The Raven’s Knot | Chapter 21


Warning: Contains Spoilers!

The Valkyrie was a malignant vision of despair and hopelessness.

Aufwader’s Thoughts:  This chapter is such a horror movie classic. The reveal of Hlökk, several pages long and excruciatingly grotesque, is just begging for the accompaniment of some strained strings and a sickly red filter streaming from the top of the stairs. Lauren and Neil both do an excellent job against the monstrosity (Neil is what, twelve? Thirteen? And in comparison to what he faced in The Woven Path, a noisome, razor-feathered Valkyrie is all in a day’s work). As for Tommy and his ‘collection’, I had a feeling they would turn out to be more than they appeared. I also love the detail of the animate crow doll; that gimmick s somewhat overused these days, so it’s good to see a genuinely unnerving example here.

Then there’s the soap opera element of this chapter. Who guessed that Sheila would turn out to be Neil’s mother? Certainly not me, and it came as a complete surprise since I haven’t reread this series in quite a few years. At first I couldn’t really suspend my disbelief for it (after all, what are the minuscule chances?) but then it occurred to me that this entire trilogy is strung, as it were, upon fate and destiny. I’ll let it pass this once since there is a moment of emotional closure for Neil, but once is enough for these kind of dramatics. If I wanted a family drama, I’d just read the Nibelungenlied!


Matt’s Thoughts: Robin Jarvis can be known to be a tease when it comes to illustrating his villains. He’ll describe them minutely in words but then only give us a glimpse in the illustrations. Case in point: Jupiter, where we waited for three books before we got an actual picture of him. Morgawrus, whom we never saw at all. And I’m pretty sure nobody has seen anything of the Lords of the Deep and Dark either.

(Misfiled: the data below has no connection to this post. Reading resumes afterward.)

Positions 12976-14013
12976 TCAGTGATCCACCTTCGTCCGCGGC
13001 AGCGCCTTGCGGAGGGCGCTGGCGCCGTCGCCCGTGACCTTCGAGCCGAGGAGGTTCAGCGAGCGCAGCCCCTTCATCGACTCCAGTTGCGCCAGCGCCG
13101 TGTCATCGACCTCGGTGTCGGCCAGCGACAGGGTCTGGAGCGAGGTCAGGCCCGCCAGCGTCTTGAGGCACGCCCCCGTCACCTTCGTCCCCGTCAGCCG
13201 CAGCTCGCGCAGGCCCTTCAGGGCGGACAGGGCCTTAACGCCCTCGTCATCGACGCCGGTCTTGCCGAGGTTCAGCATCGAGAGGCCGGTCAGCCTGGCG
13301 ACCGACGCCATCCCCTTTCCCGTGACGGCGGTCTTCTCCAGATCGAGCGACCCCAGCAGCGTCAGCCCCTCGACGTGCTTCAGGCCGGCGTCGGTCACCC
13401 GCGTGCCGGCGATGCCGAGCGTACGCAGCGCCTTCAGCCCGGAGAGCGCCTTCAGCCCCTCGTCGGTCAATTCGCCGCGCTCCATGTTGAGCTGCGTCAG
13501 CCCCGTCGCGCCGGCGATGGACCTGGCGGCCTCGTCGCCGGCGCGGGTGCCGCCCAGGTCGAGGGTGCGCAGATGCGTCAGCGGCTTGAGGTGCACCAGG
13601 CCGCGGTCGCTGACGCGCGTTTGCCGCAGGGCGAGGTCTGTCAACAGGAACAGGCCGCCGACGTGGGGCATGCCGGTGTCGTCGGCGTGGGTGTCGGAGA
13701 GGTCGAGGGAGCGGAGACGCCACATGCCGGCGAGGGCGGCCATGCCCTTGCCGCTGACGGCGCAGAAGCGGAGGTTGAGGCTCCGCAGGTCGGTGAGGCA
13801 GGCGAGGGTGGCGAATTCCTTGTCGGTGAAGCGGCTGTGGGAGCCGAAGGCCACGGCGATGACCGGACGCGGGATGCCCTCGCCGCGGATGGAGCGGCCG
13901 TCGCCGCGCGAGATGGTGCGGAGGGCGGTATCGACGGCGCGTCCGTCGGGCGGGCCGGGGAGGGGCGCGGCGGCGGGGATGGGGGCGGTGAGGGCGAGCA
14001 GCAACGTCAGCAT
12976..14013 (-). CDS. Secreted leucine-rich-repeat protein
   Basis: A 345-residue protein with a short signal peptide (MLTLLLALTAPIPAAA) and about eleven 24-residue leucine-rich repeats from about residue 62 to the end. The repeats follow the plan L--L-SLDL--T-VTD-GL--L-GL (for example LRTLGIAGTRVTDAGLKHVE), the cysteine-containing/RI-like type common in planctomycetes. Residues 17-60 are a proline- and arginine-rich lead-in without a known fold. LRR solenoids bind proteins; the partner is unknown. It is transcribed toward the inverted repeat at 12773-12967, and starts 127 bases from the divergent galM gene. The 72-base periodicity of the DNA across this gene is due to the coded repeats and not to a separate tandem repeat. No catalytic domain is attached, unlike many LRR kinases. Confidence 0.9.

So here in Raven’s Knot: the illustration for the chapter is a tantalising (and terrifying) image of a claw and feathers descending a stair. And that’s it. I get the idea – if everything was given to us on a plate straight away, all the work would be done for us. These books work best when our imagination goes into overdrive about what something looks like, where something is, what’s going to happen next, etc.

Still, the showdown with the Valkyrie is great monster-movie stuff, which goes to show how originally Robin has created his creatures. There’s no way you could imagine something like his Valkyrie fitting into the Wagnerian picture of the noble warrior women on horses. (Certainly I can’t see you getting 2.5 operas worth of romance out of this one!)

Speaking of Valkyries, this is probably a good time to share this little short story Initiation, which is tucked away on Robin’s website. It was possibly originally intended to be a prologue for The Raven’s Knot, but I suspect would have given the game away too early about the crow dolls. (As a first-time reader, I didn’t immediately make the connection between the dolls and the Valkryies.) But it’s a great back story of how Woden first unleashed his terror on Glastonbury.

Finally, I did not see that Sheila would turn out to be Neil’s Mum! A twist of fate worn by the Nornir? A great idea just to up the peril? It feels like more than just coincidence.


The Raven’s Knot | Chapter 20


Warning: Contains Spoilers!

‘Death approacheth,’ the raven cawed.

Aufwader’s Thoughts: That small paragraph describing the ‘crimson weft’ is quite the image, and I was surprised (and pleased) to discover that it is not just artistic licence on Robin’s part, but appears in the Njáls Saga. The Valkyries apparently also intone their grim intentions while weaving – considering some of the shrieks Sheila is described as making, I’m not sure I want to know what a singing Valkyrie sounds like!

In this chapter we see the loss-of-identity theme taken a little further, as Lauren’s stepmother turns on her. I’m reminded slightly of Meta and Pear, though I daresay Lauren is somewhat stronger in sense, and has perhaps more of a grip on the ordinary, having thus far lead a magic-free life.

I will say here that I would have liked her to have more of a voice in this book, and would’ve liked to have got to know her better as a character. Her dependability in a crisis and compassion for Sheila – despite her step-mother’s less than admirable qualities – really endears her to me. In among the ‘crimson wefts’ of this series, I feel we could do with a few more Laurens to stand against the foe, even in their own kitchen.


Matt’s Thoughts: There are certainly elements of classic horror films in this book and this chapter is a great example. It has everything we love to dread – Lauren wants to go back to the house, we’re all thinking, Are you crazy?

Then Neil follows and we’re thinking No!

Sheila is at home? Aargh!

We’re holding the book as far away from our face as we can possibly get when Lauren goes to speak to her mother.

And when Lauren announces there is no freaking key for the bedroom door and the NOISE STOPS?? Well, at that stage, I start getting unprintable. But I love it.